What to do with the 2019-2020 Fantasy Hockey Season
Martin Frk scored a goal late in the 3rd period late on the night of March 11 to carry the irrelevant LA Kings against the equally irrelevant Ottawa Senators. The man without a vowel in his surname ended a fantasy season without a conclusion. I have taken a couple of weeks off from my podcast “Fantasy Hockey Life” in order to consider what content would be most useful for fantasy owners now. I have concluded it will be best to start to think about this as fantasy offseason until 2020-2021. First, though, we need to decide what to do with 2019-2020.
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Wrapping up this fantasy hockey season
We made it into week 23. There were 5 days of week 23, full weeks 24 and 25, and a 6-day week 26 remaining. It is unlikely anyone made it all the way through a season-long head to head schedule. In my leagues, one league was in the quarterfinals and three were in the semifinals. All are head-to-head format.
The public health situation and playing NHL games:
I have opinions on the NHL’s dilemma. I am no health professional, but my partner is on the front lines of health care. Hospitals are currently preparing for months of the worst-case scenario. It seems unlikely the NHL would rush a return. The regular season would be first on the chopping block. The positive tests of players in Ottawa are likely to be the first of many. A vaccine seems unlikely to be available soon enough for the league to want to squeeze in multiple weeks of a regular season. That leaves us navigating a schedule where teams deal with the implications of an infected player.
Without a vaccine, it is unlikely all the players on both teams of an NHL matchup would be guaranteed virus-free simultaneously, at least not soon. The league could test all the players before each game and try to put the players in a bubble, but no bubble is perfect. What happens when a healthy-feeling Sidney Crosby pops a positive test and is out of action for a 14-day self-quarantine despite these efforts? What happens to a Penguins squad that was practicing with him? Even if the NHL finds a way to play out their big-money event, the Stanley Cup Playoffs, the league is incentivized to push out play as late as possible.
So will there be more regular season?
In the unlikely event the league comes back for a couple of regular-season games as a tune-up for the playoffs, teams eliminated from the playoffs have no incentive to risk injury to the best players by ramping them back up. It is worse than the traditional slowdown the last week of a regular season because players on eliminated teams would essentially be coming back from months of inaction for a couple of games. Top seeds would be served by treating such games as a preseason. This environment is not a fair stretch to schedule a matchup to decide a championship.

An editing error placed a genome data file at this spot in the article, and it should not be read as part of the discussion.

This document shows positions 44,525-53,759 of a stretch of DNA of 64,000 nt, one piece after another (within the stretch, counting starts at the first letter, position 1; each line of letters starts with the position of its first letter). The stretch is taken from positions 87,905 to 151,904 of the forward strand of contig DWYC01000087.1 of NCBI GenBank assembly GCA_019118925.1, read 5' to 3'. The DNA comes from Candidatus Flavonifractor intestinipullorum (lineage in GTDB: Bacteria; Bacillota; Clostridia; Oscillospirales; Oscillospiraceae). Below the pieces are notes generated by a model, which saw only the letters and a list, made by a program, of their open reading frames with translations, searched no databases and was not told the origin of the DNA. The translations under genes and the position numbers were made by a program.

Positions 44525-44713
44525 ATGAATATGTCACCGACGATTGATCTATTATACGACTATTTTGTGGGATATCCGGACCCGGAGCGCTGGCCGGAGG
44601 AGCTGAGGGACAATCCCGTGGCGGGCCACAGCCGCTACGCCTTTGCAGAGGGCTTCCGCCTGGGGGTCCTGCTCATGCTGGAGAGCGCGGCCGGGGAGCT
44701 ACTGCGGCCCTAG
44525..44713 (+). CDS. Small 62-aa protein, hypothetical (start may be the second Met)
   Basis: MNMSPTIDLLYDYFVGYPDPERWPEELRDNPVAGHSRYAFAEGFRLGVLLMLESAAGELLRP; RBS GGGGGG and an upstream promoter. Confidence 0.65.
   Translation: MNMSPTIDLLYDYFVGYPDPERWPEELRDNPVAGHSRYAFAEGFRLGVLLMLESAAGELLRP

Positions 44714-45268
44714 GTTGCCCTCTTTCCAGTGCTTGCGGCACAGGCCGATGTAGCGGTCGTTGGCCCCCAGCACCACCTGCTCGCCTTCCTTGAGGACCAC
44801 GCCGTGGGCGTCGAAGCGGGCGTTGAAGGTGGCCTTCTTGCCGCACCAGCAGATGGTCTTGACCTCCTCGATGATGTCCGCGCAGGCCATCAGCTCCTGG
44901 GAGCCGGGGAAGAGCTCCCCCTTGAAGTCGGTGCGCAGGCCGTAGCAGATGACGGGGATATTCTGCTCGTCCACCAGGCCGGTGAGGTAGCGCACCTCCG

You are not getting your playoff schedule back. Here are four types of options:
End things now and refund In many leagues people may view this as the default. The season cannot be played out according to the rules so it does not count. In leagues where no consensus can be reached to crown a champion in a way not set out in the rules, this may well be how things will end.
Crown a champ based on March 11 This is particularly suited to rotisserie leagues where the only difference between ending on March 11 or April 4 is the number of games played. In a head-to-head league, final standings could be determined by regular-season standings. The drawback here is teams that made a big deadline deal or geared up for players with playoff schedules lose out on those investments. Dynasty players might especially complain over this if they traded top prospects for win-now players or expiring contracts.
Split the championship between remaining playoff teams This solution might irritate top teams who have to share winnings with low seeds. It is difficult, however, for eliminated teams to argue they ought to get their investment back if mathematically eliminated. Winning something is better than winning nothing for teams that performed well for 22 weeks.
Create some novel way to crown a champion This could go in a lot of creative directions. You could allow your playoff teams to play some kind of Stanley Cup Playoff pool. This is the equivalent of the shootout in an NHL game. A winner gets decided by something other than a hockey game, but at least it is a hockey-adjacent way to settle a contest where we want a winner.
Fantasy Hockey Commissioners and league votes:
The first hurdle to overcome is how league-mates can come to a consensus on wrapping up the season. In many leagues, owners may find a compromise. In others, teams who feel the resolution of the season does not favor them could hold up an agreement. Your league may not be able to come to agreement. Now is a good time to put in a plug for a constitution and/or empowering a trustworthy commissioner who will make a fair decision with owner input.
I do not like team voting to veto trades. Often, teams just vote for their self-interest, trying to stop good teams from getting better. Likewise, voting on how to end the season will create winners and losers. Many owners will vote their team interests. Others may try to take a “big picture” approach.
My own favorite option is an even split between the remaining teams. Reward the surviving playoff teams. Do not credit the teams who were out of it and already lost their money. Your own results may vary. The most important thing is not to unnecessarily ruin a league over a conflict like this. Fantasy hockey is supposed to be fun. Tough situations sometimes bring out the worst in people. Like in so many aspects of life right now, however, the best outcome is to get through a bad situation the best we can.
Does your league have an interesting way to decide a champion this season? Let us know in the comments below.
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